Tied together by data, sensors, algorithms, software and other technology, the two ecosystems are becoming increasingly difficult to separate in the imagination and in reality. That is leading to more activity and funding designed to advance both concepts, along with more concerns about possible blind spots and dangers.
One of the most recent examples comes from Toronto, where Sidewalk Labs — part of Alphabet, the parent company of Google — recently signed an agreement with local development officials backing plans for a “smart city” along the city’s waterfront. Those plans call for self-driving vehicles, robotic garbage collection, sensors that keep track of when pedestrians want to cross streets, heated bike lanes that do not rely on fossil fuels and other such features.
The project faces likely opposition, though. Among the concerns? Some city residents and officials worry about all the data that will be collected, stored and analyzed for the operation of the automobiles and the smart city — privacy and security concerns that are gaining more attention in general from consumers and lawmakers.
Smart City Spending
The global market for smart city technology will reach an estimated $774.8 billion in 2021, up from $342.4 billion in 2016, according to BCC Research. North America will account for 42 percent of that spending in 2021.
It’s not just large metro areas that are working toward a connected vehicle/smart city future.
Two years ago, Columbus, Ohio won a $40 million grant from the U.S. Department of Transportation’s Smart City Challenge — a program that launched in December 2015 to encourage mid-sized municipalities “to develop ideas for an integrated, first-of-its-kind smart transportation system.”
Now, Columbus has released a plan detailing its vision, which includes technology for some 1,800 vehicles operated by city workers and volunteers that enable all those cars and trucks to communicate with each other and the 113 roadside sensors that are also part of the overall system.
The data collected by the system, along with the communication technology, will enable such traffic signal prioritization, the distribution of emergency brake warnings and other road management tasks. Columbus said it expects to seek bids in early 2019 for hardware and software to support its connected transportation and smart city goals, with testing tentatively scheduled for summer 2020.
Similar activity is happening in Tampa Bay.
The city recently signed an agreement with transportation experts at the University of South Florida that calls for joint work on smart transportation projects with the goal of winning entry into the MetroLab Network, a collaborative group that includes 35 city-university partnerships.
Already, Tampa Bay is creating a small traffic management center on the university, which, despite its name, is located in that city. The city’s Tampa Connected Vehicle Pilot is outfitting “some 1,600 private vehicles with devices that take into account speed, braking distance and other driving data to determine, for example, when a motorist should brake when coming to the end of a freeway off-ramp, given the car’s speed and number of cars ahead,” according to a recent report. To gain participants for the study, the local tollway authority is offering a 30 percent rebate on expressway tools for drivers who take part.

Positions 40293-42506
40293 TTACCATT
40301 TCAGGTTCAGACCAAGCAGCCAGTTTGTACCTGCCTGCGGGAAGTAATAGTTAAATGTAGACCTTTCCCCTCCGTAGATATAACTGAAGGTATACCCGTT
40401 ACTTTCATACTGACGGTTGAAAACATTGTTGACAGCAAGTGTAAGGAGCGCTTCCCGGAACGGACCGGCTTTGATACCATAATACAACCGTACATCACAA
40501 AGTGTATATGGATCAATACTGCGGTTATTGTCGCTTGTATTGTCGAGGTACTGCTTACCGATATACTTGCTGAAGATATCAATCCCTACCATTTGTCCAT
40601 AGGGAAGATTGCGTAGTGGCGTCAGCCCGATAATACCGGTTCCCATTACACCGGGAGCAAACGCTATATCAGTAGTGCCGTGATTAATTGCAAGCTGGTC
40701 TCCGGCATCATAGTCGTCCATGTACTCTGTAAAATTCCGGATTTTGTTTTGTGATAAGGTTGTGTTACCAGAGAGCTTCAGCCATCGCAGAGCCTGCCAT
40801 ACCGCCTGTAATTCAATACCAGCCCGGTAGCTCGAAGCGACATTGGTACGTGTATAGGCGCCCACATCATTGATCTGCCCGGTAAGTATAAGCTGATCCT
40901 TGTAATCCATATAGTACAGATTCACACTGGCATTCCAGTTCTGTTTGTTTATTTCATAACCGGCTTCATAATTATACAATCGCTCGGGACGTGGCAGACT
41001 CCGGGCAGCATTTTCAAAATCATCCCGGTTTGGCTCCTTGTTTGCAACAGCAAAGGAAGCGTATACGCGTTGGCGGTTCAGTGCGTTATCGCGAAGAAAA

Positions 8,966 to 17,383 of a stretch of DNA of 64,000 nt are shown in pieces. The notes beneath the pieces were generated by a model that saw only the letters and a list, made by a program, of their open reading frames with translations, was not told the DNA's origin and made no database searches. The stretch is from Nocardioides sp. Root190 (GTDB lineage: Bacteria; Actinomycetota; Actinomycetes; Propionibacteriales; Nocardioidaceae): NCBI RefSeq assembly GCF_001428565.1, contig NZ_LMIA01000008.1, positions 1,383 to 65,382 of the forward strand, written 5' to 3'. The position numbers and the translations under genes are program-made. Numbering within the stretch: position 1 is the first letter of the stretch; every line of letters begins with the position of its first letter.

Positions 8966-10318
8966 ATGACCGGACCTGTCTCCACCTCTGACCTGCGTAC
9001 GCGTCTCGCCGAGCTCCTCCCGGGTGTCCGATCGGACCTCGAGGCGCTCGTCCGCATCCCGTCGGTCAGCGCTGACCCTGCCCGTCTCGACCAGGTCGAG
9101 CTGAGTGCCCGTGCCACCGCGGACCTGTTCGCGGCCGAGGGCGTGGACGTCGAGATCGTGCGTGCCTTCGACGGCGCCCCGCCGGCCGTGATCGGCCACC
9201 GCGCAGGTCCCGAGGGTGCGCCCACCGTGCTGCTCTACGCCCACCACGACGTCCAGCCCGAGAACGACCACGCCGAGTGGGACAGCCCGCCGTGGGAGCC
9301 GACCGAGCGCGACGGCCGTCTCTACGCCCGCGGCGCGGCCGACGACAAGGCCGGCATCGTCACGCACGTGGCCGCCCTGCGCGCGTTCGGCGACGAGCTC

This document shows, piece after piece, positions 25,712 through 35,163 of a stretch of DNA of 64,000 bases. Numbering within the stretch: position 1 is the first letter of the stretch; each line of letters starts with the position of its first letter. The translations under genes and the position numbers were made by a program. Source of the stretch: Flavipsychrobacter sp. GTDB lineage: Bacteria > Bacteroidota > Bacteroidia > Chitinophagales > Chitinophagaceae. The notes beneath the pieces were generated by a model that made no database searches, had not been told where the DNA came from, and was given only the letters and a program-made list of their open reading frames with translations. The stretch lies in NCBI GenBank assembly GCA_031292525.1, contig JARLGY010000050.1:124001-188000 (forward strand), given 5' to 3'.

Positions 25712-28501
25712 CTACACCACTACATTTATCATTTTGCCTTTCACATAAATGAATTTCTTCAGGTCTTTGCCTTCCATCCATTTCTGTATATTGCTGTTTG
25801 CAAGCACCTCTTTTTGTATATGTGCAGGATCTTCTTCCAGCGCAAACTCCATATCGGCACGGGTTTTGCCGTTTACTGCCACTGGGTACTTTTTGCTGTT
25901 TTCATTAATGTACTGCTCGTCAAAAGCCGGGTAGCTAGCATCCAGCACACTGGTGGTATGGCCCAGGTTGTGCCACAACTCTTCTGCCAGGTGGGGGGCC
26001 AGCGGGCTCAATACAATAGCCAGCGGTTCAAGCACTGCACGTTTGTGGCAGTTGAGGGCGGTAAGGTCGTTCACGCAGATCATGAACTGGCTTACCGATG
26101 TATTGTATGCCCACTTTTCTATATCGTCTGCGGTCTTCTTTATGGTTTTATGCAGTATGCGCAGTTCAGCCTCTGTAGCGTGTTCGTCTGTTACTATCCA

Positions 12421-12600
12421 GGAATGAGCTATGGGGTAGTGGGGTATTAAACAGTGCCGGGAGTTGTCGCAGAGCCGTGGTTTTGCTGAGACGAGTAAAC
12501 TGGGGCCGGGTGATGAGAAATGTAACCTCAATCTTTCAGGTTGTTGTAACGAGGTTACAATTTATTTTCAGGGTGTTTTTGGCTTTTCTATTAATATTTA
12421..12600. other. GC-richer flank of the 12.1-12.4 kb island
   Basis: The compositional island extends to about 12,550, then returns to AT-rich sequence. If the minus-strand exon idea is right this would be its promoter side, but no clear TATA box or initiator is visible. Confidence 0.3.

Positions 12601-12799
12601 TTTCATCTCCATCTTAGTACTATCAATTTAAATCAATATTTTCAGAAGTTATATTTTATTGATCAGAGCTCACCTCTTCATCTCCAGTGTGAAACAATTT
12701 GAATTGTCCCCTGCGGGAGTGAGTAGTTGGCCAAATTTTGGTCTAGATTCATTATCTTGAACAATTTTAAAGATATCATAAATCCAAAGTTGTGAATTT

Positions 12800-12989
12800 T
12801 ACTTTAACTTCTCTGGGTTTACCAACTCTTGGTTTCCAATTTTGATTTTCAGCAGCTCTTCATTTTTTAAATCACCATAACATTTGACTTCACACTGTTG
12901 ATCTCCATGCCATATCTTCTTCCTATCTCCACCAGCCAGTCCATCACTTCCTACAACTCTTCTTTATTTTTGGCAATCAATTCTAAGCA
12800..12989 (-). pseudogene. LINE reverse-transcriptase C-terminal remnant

Related to those projects — though not directly related to smart cities, at least not yet — is the coming installation in Colorado by year’s end of 100 roadside sensors on a 90-mile stretch of I-70 between Golden and Vail, according to another report.
“The roadside devices will be able to communicate with the state’s Traffic Management Center, as well as connected vehicles,” it said, and could create an “environment where cars can share billions of data points an hour related to speed and other operations, which are fed into the system to generate alerts and other information.”
That’s not to say the road toward a connected vehicle and smart city future will be a smooth one. So far, much of the technology vital for that future — both hardware and software — “are in fact relatively easy to trick,” reads a recent account from engineering and computing experts at the University of Michigan.
“Just one car that’s transmitting fake data can cause enormous traffic jams, and several attack cars could work together to shut down whole areas. What’s particularly concerning is that our research has found the weakness is not in the underlying communication technology, but in the algorithms actually used to manage the traffic flow,” they wrote.
Among the dangers they described was a “ghost vehicle attack,” which involves making a connected car “device lie about its own position and speed,” which people bent on trouble or causing chaos, for whatever reasons, could use to foul up traffic, even causing accidents.
The spending on smart city technology will keep increasing, and auto makers will keep producing connected cars in partnership with other technology providers. Will concerns about privacy and security force any changes on this path to the smart city-connected vehicle future? That seems a reasonable possibility, given the increased focused on such issues in the wider digital world.